The independent movie theater scene in the Valley offers an alternative to big-box chains with must-see showings at affordable prices.
Story Screen Theater
Story Screen’s goal is to garner a culture of film lovers in and around the city of Beacon through showings that range in genre, time period, country, and target age. Stick around for the post-show discussions to pick apart favorite (or least favorite) scenes from the cinema. The prices beat all of the name-brand chains at $10 for general admission and $8 for seniors, kids, and military personnel.
The historic building in Rosendale once housed a firehouse and a performance theater named the Rosendale Casino. In 1949, it was refurbished and had its first movie showing. In 2010, the Rosendale Theatre was bought by the Rosendale Theatre Collective, upholding the promise of bringing film and performing arts to the area. This theater is a staple in the Hudson Valley film community, and the annual Woodstock Film Festival often holds showings at the Rosendale Theatre. Be sure to check out the monthly silent film Sunday showing and the occasional live show.
This Hudson Valley theater shows first-run and independent films across three screens at its renovated Millerton location. Forget concession snacks; this theater has a café of its own. This theater boasts its own bar and private lounge for intimate gatherings and screenings upstairs. Sip craft beers, local wines, and fresh small bites for an enhanced moviegoing experience.
Downing Film Center
The Downing Film Center strives to present quality films and cinematic programming from around the world to benefit the Hudson Valley’s diverse communities. It prides itself on being a free-speech theater with no censorship or endorsements. Make sure to get there early, as this theater only has 55 seats. Stop at the concession stand along the way to grab fresh popcorn, traditional movie candy varieties, and Zora Dora frozen treats when in season.
Historic Paramount Theater
While this theater often gives its stage to up-and-coming acts, classical performances, dance recitals, fundraisers, and receptions, it still makes room for movie showings. The wait for the movie to start isn’t filled with the typical “please silence your phone” PSAs and other advertisements; instead enjoy the live pre-show organ ensemble. Aside from the alternative film program, this theater still offers other matinee movie showings.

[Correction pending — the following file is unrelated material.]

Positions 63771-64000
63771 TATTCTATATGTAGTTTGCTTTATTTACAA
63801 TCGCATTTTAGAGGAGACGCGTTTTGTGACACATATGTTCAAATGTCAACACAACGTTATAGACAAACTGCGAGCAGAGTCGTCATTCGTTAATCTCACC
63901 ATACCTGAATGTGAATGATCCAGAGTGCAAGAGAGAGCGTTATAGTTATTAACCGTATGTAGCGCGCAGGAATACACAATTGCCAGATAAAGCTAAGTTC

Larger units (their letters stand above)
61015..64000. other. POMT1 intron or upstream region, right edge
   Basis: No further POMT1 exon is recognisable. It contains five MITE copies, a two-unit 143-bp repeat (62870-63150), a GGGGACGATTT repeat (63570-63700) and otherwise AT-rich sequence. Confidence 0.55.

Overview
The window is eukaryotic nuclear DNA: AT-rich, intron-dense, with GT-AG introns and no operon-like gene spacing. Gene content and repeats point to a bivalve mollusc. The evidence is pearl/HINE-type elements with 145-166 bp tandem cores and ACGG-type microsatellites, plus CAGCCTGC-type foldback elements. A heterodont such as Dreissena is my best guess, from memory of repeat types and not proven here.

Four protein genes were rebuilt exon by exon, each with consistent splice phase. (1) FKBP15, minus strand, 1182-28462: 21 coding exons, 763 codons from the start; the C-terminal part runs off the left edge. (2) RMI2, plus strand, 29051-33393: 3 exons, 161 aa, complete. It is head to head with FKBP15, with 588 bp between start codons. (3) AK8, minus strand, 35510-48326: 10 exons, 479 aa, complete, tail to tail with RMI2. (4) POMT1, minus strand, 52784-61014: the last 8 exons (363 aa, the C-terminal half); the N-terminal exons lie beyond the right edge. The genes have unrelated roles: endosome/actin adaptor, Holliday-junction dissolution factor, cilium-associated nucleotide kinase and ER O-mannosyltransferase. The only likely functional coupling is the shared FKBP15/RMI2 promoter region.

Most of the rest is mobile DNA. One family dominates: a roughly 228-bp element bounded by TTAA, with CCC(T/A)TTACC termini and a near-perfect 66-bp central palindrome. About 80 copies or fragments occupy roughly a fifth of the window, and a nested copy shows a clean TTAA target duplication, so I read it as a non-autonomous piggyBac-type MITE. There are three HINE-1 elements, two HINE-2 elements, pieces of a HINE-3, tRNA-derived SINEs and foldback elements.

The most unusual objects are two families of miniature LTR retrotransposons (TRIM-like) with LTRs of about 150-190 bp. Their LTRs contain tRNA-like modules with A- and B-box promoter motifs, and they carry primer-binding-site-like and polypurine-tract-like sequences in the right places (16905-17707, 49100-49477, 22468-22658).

With a promise to celebrate, explore, and promote the art of the motion picture, Rivertown Film and Rivertown Film Society cares about increasing community appreciation for the arts. Film buffs and historians can indulge in documentaries, foreign, and independent screenings at the Nyack Center.
Lafayette Theater, named after the Revolutionary War hero Marquis de Lafayette, was originally equipped with a Muller organ for silent films and live performances during a time when tickets cost a mere twenty-five cents. Now, the theater is host to a number of events throughout the year, but places an emphasis on classic films, first-run films, and film festivals. Anyone who subscribes to Lafayette’s weekly email newsletter receives free popcorn. How can you beat that?
In May of 1972, Upstate Films opened its doors at the Woodstock location for showings of classic Hollywood and foreign films reflecting a variety of themes. In 1999, they expanded to a second theater in Rhinebeck to help push independent theater forward while mainstream movie complexes continued to grow. Their mission is to showcase documentaries and social realities to help educate those in the area. There are a number of special events, series, and guest speakers that are worth seeing. The Woodstock location has closed, but the newer Saugerties location is open for showings.
The Madison Theater
Dine-in theaters aren’t only in lower New York anymore. The Madison Theatre brings to upstate New York a unique experience of in-seat ordering. The menu includes popcorn boxes, custom candy boxes, salads, burgers, pizza, wings, and desserts as yummy as waffles and ice cream. Another option is to stick to the drink menu for a draft beer or specialty cocktail. For those who want to go outside of the box, order the maple bacon bourbon boozy shake. Back to the entertainment: $5 movie Tuesday is the way to go to see the next big flick for cheap.
Lyceum, Roosevelt, and New Paltz Cinemas
Red Hook, Hyde Park, New Paltz
These three local cinemas offer first-run films at incomparable prices to big-name theaters. Every week, the theaters give away two free tickets to one of the locations to anyone who applies. Plus, signing up for the newsletter means a free tub of popcorn. Bring your ticket stub within one week of viewing and get a free fountain beverage at CJ’s Pizza and Pasta in Rhinebeck or 10 percent off your meal at Coppola’s Bistro in Hyde Park or Poughkeepsie. Talking about all these deals, discount books are also for sale and can be used at all of the locations. It would be hard not to love these three film centers.